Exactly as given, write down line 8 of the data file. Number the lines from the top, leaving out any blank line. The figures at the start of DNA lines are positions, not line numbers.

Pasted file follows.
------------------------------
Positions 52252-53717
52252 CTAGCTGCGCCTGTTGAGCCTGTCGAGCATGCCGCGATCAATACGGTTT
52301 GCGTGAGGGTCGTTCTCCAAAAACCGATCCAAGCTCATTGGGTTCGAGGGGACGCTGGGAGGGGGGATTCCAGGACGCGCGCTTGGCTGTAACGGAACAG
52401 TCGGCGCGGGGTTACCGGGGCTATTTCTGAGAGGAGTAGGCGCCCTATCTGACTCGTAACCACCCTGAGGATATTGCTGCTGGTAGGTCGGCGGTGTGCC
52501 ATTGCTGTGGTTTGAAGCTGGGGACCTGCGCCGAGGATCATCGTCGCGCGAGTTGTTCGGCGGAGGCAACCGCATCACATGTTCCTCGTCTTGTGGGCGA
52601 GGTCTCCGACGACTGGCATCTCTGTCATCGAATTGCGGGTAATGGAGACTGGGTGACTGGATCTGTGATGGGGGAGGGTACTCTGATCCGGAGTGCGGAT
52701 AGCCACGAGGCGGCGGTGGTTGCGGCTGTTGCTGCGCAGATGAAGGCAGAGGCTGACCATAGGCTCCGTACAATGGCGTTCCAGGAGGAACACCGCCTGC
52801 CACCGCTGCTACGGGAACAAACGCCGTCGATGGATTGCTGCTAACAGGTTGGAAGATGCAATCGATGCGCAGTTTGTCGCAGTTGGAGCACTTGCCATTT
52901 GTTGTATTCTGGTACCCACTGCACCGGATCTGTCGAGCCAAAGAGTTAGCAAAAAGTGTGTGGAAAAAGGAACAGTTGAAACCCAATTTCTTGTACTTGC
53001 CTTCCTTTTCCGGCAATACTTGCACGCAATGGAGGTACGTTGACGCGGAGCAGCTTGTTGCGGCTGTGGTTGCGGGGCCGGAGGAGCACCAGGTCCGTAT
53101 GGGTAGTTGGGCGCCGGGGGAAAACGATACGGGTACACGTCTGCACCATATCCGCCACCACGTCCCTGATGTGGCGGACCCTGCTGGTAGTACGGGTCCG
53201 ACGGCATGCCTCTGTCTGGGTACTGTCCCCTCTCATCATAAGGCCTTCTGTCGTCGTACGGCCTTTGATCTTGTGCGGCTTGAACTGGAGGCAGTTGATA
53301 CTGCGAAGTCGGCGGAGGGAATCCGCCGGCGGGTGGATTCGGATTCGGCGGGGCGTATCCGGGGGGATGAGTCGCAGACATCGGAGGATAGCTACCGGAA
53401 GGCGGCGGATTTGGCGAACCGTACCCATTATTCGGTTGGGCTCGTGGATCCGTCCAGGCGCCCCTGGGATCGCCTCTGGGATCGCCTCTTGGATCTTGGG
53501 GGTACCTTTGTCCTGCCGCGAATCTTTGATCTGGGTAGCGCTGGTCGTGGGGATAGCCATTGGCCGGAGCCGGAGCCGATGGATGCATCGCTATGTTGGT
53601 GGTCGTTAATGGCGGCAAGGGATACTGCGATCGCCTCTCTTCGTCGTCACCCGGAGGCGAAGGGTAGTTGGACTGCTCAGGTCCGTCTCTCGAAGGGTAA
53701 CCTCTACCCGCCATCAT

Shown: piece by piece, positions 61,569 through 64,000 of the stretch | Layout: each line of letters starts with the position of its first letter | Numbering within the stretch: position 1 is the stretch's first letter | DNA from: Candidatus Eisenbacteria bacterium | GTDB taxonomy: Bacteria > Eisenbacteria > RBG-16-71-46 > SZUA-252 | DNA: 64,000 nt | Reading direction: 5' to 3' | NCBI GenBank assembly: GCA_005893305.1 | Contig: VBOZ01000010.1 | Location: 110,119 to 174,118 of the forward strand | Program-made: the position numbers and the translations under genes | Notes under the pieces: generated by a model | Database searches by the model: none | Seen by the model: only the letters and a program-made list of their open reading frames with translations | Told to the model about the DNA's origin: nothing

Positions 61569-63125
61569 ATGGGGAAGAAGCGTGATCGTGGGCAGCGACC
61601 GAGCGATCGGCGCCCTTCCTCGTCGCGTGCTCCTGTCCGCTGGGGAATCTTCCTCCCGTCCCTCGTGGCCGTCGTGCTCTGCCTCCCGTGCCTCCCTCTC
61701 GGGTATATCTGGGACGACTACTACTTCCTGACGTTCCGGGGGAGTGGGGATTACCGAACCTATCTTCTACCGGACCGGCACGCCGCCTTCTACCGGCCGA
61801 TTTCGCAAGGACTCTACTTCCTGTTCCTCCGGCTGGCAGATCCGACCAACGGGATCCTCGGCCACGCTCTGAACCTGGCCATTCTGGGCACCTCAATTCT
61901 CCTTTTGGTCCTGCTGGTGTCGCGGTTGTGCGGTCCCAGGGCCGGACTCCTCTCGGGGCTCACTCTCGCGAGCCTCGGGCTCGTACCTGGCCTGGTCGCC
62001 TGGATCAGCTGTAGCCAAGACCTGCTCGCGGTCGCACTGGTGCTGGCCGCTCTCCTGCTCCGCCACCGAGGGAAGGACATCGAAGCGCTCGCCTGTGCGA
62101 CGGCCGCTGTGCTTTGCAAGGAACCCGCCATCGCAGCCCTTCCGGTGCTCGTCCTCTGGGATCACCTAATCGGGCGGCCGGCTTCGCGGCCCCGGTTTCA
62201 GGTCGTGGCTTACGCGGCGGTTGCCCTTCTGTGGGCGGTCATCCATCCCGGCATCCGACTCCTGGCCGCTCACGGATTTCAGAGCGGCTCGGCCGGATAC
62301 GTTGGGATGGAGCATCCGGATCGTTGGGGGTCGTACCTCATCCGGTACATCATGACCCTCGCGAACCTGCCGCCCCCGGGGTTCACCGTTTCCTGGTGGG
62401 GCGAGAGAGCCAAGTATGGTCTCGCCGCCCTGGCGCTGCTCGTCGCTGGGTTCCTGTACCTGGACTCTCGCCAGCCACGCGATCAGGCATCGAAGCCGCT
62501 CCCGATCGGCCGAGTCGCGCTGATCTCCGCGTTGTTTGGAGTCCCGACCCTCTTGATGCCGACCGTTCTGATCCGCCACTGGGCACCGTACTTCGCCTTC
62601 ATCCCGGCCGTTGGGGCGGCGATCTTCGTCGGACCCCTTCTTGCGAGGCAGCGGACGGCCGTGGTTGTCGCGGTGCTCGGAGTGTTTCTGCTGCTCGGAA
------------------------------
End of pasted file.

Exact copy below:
52801 CACCGCTGCTACGGGAACAAACGCCGTCGATGGATTGCTGCTAACAGGTTGGAAGATGCAATCGATGCGCAGTTTGTCGCAGTTGGAGCACTTGCCATTT